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4 Congressmen say ISIS is on America's border. We asked them for proof.

Rep. Trent Franks (R-AZ) says that ISIS has set up shop in Ciudad Juarez. It has not.
Rep. Trent Franks (R-AZ) says that ISIS has set up shop in Ciudad Juarez. It has not.
Kris Connor/Getty Images

One might think that the Islamic State in Iraq and Syria is primarily of concern for people in and around Iraq and Syria, but some politicians beg to differ. Over the past couple months, a number of House members (and a Senator and governor here or there) have made increasingly specific statements about the perceived danger of ISIS members coming to the US, particularly by way of the Mexican border.

On one end of the spectrum, there are vague hypotheticals like the ones Texas governor and likely 2016 GOP contender Rick Perry has been posing. While noting he had "no clear evidence" this was happening, he expressed an "obvious, great concern that — because of the condition of the border from the standpoint of it not being secure and us not knowing who is penetrating across — that individuals from ISIS or other terrorist states could be." Or fellow 2016 possibility Sen. Mario Rubio (R-FL), who when asked by Fox News' Sean Hannity if ISIS could cross the border, answered, "Sure, potentially."

Statements like these are basically un-factcheckable, since it's obviously conceptually possible that people with terrorist affiliations could, at some point, sneak across the border. Some tweets from people claiming to be affiliated with ISIS have threatened attacks within the US, but there's no indication that the group's actual leadership is at all interested in that. Perry and Rubio's statements aren't outright wrong so much as they give excessive credence to a possibility for which there's little real evidence.

But others have made statements that are more falsifiable. For those cases, we reached out to the relevant Congressional offices in search of supporting evidence. In most cases, we came up short.

Rep. Duncan Hunter (R-CA)

On Fox News' On the Record with Greta van Susteren, Hunter declared that "At least ten ISIS fighters have been caught coming across the border in Texas." He cited the Border Patrol as his source:

The Department of Homeland Security has said "the suggestion that individuals who have ties to ISIL have been apprehended at the Southwest border is categorically false, and not supported by any credible intelligence or the facts on the ground." When the Huffington Post's Igor Bobic contacted Hunter's office for a reply to DHS, spokesman Joe Kasper stated that Hunter had a "high level source" and that DHS was "actively discouraging any talk of IS on the border," adding, "it makes sense that the left hand of DHS doesn’t know what the right hand is doing -- it’s been that way for a long time and we don’t expect that to change."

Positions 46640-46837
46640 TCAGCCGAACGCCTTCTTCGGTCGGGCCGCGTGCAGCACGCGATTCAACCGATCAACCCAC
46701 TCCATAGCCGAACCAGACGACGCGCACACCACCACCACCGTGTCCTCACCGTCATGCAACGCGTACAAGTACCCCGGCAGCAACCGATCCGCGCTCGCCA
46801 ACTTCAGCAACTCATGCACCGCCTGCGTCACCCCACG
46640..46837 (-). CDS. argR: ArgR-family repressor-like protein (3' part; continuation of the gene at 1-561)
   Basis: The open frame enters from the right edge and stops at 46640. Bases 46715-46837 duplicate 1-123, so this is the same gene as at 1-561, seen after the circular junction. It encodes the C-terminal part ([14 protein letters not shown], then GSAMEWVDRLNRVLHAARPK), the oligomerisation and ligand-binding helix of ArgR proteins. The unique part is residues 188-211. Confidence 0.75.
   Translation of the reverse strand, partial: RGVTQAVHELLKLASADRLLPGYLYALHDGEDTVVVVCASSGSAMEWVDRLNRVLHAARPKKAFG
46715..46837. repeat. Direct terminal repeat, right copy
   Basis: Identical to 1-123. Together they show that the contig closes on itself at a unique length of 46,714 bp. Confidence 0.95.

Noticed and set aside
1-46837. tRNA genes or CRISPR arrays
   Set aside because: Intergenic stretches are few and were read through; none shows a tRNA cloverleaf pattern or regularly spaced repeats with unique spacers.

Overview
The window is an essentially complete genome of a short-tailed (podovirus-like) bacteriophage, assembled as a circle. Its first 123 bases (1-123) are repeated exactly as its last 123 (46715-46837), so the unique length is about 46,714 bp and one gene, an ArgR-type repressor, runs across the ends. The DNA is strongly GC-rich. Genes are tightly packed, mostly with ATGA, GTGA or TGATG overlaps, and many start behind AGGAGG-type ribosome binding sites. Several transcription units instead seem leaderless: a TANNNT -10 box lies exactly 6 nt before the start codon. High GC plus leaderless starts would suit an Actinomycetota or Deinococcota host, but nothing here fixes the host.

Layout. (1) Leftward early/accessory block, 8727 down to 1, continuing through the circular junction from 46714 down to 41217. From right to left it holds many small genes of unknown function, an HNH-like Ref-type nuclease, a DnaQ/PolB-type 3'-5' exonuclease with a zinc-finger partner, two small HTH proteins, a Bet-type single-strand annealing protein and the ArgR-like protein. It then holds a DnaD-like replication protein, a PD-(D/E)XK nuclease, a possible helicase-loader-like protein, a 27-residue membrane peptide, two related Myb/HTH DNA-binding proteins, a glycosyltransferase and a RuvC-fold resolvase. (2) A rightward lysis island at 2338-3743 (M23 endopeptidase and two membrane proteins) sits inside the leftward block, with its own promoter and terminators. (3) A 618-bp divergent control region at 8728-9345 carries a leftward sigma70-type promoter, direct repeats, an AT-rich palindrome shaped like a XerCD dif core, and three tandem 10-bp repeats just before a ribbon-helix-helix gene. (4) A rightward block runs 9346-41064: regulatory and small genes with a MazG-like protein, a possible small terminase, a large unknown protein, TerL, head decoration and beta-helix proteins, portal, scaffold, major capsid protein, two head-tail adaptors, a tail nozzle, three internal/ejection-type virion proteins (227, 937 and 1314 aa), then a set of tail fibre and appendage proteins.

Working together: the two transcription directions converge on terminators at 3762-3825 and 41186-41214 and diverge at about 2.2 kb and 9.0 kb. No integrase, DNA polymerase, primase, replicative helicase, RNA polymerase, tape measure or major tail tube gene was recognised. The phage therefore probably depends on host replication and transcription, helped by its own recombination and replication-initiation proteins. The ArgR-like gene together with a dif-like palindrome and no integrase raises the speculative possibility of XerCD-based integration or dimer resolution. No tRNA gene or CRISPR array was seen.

Kasper also commented to Buzzfeed's Jim Dalrymple, saying the comments referred to three groups of ISIS fighters: four who were caught on September 10, four who were caught on or around October 7, and two who were caught sometime between those dates. Kasper sourced the October 7 captures to the right-wing advocacy/watchdog group Judicial Watch, and the September 10 captures to Rep. Jason Chaffetz (R-UT). But Chaffetz stated the four Islamists he claims were caught that day were members of groups other than ISIS, which was confirmed by Secretary of Homeland Security Jeh Johnson, who said they were members of the Kurdistan Workers' Party (PKK). The US classifies the PKK as a terrorist group but it is quite active in the fight against ISIS.

When we requested corroborating evidence for Hunter's statements, Kasper referred us to the Buzzfeed piece.

Rep. Tom Cotton (R-AR)

Tom Cotton

Rep. Tom Cotton (R-AR). (Tom Williams/CQ-Roll Call)

Cotton, a one-term Congressman who's running against Sen. Mark Pryor (D-AR) for the Senate this year, was recorded at a town hall saying that ISIS "collaborate[s] with drug cartels in Mexico":

Groups like the Islamic State collaborate with drug cartels in Mexico who have clearly shown they’re willing to expand outside the drug trade into human trafficking and potentially even terrorism. They could infiltrate our defenseless border and attack us right here in places like Arkansas

You can hear him make the claim at the 10:50 mark here:

Cotton's office has not respond to a request for evidence for his claims.

Rep. Tim Bishop (D-NY)

The lone Democrat getting in on the game, Bishop claimed during a speech that 100 Americans have left to join ISIS, and 40 of them have since returned to the US, and are currently under FBI monitoring:

Bishop's office has not respond to a request for evidence for his claims.

Rep. Trent Franks (R-AZ)

Trent Franks & kids

No word on how these (accompanied) minors got onto the House floor. (Scott J. Ferrell/CQ-Roll Call)

Franks claimed on a conference call recently that ISIS had set up shop in Ciudad Juarez, a city in Mexico bordering El Paso, Texas:

It is true, that we know that ISIS is present in Ciudad Juarez or they were within the last few weeks. So there’s no question that they have designs on trying to come into Arizona. The comment that I’ve made is that if unaccompanied minors can cross the border then certainly trained terrorists probably can to. It is something that is real.

Buzzfeed has the audio here; both DHS and an anonymous federal law enforcement source quoted by a local Arizona ABC affiliate disputed the idea that ISIS is in Juarez. Franks later told Politifact that he had gotten the information from "an Internet report," and admitted that DHS had said that report "overstated" the situation.

Franks' office has not respond to a request for evidence for his claims.

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